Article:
The Regional Climate Change Programme
Associated Organization: OneWorld Sustainable InvestmentsSouthern Africa is one of the regions most vulnerable to climate change in the world. It frequently experiences weather changes and extreme events which set off other events, with consequences and dire implications that affect sectors of the economy. The RCCP is a set of programmatic responses to the challenges climate change presents in the development context, which collectively seek to enable transboundary adaptation to climate change, with equitable access to climate funding, in Africa.
Themes: Agriculture, fisheries and food security, Crosscutting Issues, Energy, Forestry, Gender, Health, International climate negotiations, Poverty and vulnerability, Water
Regions: Southern Africa
Countries: Angola, Botswana, Lesotho, Madagascar, Malawi, Mauritius, Mozambique, Namibia, Seychelles, South Africa, Swaziland, Tanzania, Zambia, Zimbabwe
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The Regional Climate Change Programme (RCCP) was established to help Southern Africa adapt to climate change across political borders, while simultaneously respecting the sovereignty of individual countries when planning adaptation measures.
In the interests of making available accurate climate science for the Southern African region, we ask you kindly to complete this survey. Please read the Risk & Vulnerability Mapping in Southern Africa: Status Quo (2008) and Future (2050) report and then take the time to evaluate it and the findings contained in it.
The RCCP Purpose: To enable transboundary adaptation to climate change, with equitable access to climate funding, in Southern Africa.
While it is crucial for the region to prepare for future climate change impacts, it is no less important that it gains greater access to the international climate funding that becomes available each year. And while developing countries on their own stand little chance of being heard at international negotiations, a united region can make its voice heard. The RCCP contributes towards Southern Africa’s climate change and development goals by facilitating a platform for Southern African negotiators to actively participate in the Africa negotiators group. This in turn has a greater united impact on the global negotiating platform.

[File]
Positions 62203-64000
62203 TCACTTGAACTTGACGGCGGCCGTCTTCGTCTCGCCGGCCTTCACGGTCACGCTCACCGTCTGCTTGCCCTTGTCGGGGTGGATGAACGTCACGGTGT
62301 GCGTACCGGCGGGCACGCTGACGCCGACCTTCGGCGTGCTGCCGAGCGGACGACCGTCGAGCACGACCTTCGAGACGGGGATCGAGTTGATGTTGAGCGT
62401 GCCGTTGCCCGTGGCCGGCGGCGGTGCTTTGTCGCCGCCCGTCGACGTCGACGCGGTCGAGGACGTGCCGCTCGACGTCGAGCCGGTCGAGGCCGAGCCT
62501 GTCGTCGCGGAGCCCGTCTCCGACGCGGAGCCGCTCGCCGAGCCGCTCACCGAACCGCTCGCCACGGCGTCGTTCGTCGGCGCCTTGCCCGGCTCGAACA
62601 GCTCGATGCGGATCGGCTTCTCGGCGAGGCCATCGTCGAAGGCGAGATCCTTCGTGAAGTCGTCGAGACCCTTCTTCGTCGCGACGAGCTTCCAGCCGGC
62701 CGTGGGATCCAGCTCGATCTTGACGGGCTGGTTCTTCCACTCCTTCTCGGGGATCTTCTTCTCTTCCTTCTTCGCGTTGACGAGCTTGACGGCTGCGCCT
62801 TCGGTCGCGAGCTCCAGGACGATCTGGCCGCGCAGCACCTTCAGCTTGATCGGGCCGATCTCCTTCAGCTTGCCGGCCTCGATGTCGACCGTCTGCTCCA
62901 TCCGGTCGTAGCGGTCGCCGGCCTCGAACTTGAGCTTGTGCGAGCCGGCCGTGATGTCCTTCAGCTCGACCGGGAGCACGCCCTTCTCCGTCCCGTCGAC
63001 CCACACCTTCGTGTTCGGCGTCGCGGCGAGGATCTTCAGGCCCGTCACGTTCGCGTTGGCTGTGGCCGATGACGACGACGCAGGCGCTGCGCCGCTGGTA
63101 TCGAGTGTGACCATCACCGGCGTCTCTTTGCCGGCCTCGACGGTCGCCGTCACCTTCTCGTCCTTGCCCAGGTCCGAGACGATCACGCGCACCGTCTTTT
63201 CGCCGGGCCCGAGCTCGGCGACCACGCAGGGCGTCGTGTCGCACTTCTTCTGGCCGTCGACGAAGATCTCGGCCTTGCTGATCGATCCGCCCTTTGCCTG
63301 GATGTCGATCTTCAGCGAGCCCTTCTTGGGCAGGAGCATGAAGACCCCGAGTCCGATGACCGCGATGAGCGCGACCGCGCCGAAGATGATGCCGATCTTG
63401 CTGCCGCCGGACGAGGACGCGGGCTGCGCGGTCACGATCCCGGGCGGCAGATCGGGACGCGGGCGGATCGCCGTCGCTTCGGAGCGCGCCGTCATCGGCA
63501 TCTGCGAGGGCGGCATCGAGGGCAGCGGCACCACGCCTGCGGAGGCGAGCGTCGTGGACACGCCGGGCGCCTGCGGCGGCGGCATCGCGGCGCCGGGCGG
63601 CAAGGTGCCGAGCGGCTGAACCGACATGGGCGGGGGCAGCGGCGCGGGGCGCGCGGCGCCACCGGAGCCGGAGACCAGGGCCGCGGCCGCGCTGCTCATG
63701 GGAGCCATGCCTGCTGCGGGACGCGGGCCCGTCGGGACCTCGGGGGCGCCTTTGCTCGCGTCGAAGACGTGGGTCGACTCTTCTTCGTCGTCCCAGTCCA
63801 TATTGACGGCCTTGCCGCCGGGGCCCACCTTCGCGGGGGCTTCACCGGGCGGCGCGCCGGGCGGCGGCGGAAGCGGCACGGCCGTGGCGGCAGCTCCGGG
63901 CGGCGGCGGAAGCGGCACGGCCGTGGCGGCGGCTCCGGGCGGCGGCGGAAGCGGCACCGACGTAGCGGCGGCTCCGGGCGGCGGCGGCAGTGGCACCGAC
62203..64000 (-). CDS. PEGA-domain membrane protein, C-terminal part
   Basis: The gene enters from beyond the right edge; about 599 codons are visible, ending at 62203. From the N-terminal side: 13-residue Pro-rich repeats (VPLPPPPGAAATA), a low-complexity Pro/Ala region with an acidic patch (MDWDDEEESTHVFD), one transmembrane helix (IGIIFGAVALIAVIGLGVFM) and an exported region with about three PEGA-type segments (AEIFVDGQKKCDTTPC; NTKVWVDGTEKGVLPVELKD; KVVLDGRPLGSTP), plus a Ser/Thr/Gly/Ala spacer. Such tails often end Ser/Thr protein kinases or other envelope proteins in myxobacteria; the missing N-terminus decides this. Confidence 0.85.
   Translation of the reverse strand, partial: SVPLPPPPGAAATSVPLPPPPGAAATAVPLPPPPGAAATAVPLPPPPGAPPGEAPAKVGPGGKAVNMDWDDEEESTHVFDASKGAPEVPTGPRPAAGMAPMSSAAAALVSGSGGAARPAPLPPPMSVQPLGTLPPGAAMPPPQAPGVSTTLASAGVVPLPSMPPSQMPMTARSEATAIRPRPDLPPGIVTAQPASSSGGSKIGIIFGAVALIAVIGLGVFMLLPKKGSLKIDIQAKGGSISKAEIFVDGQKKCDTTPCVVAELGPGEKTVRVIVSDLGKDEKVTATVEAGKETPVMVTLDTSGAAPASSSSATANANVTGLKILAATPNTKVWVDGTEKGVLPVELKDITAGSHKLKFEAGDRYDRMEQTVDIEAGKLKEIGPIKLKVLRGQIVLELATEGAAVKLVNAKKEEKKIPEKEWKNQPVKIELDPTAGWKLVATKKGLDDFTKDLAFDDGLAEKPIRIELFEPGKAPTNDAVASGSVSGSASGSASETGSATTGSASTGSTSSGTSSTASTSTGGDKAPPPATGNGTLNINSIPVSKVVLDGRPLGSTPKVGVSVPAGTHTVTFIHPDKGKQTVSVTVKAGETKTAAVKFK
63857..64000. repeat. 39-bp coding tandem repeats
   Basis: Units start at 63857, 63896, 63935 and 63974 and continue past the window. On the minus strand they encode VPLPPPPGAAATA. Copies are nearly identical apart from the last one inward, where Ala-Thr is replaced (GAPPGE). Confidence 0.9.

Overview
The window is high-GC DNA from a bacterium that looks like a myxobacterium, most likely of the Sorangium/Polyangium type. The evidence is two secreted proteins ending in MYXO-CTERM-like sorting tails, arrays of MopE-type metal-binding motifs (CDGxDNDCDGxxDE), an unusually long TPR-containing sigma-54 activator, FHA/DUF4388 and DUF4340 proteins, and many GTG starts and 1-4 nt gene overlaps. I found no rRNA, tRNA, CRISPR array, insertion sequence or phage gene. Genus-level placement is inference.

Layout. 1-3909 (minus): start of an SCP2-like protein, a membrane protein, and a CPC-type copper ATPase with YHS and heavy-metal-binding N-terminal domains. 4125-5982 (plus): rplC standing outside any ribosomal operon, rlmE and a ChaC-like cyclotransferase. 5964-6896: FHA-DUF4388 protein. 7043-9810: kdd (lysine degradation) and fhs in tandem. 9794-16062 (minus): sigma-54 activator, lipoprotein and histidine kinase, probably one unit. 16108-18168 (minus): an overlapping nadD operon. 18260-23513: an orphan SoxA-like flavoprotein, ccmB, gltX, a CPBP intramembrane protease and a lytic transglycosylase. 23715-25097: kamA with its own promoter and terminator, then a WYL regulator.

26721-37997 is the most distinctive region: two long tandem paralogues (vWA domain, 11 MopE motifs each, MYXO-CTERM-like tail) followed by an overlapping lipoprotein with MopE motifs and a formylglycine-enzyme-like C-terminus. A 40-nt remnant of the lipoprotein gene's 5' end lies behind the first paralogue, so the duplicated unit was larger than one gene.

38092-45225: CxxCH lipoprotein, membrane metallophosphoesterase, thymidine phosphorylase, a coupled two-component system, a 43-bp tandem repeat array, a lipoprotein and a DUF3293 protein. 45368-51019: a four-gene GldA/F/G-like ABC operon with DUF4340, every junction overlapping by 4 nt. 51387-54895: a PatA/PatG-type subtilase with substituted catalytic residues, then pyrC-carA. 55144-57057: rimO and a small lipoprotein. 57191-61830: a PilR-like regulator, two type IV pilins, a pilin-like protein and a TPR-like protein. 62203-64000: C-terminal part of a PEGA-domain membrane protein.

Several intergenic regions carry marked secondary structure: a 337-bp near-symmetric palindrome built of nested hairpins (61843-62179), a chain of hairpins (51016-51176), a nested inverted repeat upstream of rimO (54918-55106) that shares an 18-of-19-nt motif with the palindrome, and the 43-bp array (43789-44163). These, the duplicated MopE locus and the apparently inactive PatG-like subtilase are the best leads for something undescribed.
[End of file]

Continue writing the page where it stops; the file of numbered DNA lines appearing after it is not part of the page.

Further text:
In doing so, the RCCP draws upon the following:
- indigenous and local science, knowledge and practice, and integrated analysis
- adaptive management (learning by doing)
- science-policy-governance-finance dialogue
- appropriate regional climate change partnerships
- clear, succinct, targeted communications.
The RCCP aims to contribute to the achievement of Southern Africa’s climate change adaptation needs, socioeconomic development and poverty alleviation objectives, including the Millennium Development Goals. By synthesising the relevant climate change science, developing strategic research and strengthening science-policy-governance-finance dialogue, the RCCP will build an evidence base for appropriate transboundary responses, strengthen the region’s voice on international platforms, and enhance its ability to access the necessary finance for effective climate change adaptation.
Key objectives of the RCCP are to:
- Examine the possible climate change responses and build the evidence base. The region’s relatively undiversified economies are dependent on rain-fed agriculture, and the capacity and to respond to the additional stresses of climate change is already low.
- Strengthen the region’s ability to access climate finance and to establish regional and national sources of finance. The region’s capacity to absorb climate finance is low: there is thus a need to build and strengthen regional science-policy-institutional and finance platforms.
- Facilitate the strengthening of the region’s voice, through regional integration, in the international climate change platforms. A Southern African voice is critically needed in negotiations about how the climate finance architecture is to evolve, the agenda for adaptation, and what the developed and developing world decide to do about limiting global emissions.
- Strengthen the region’s ability to domesticate international negotiation outcomes, to ensure that these outcomes are integrated into regional development policies, strategies and related activities.
To achieve its objectives, the RCCP is involved in a number of initiatives. These include: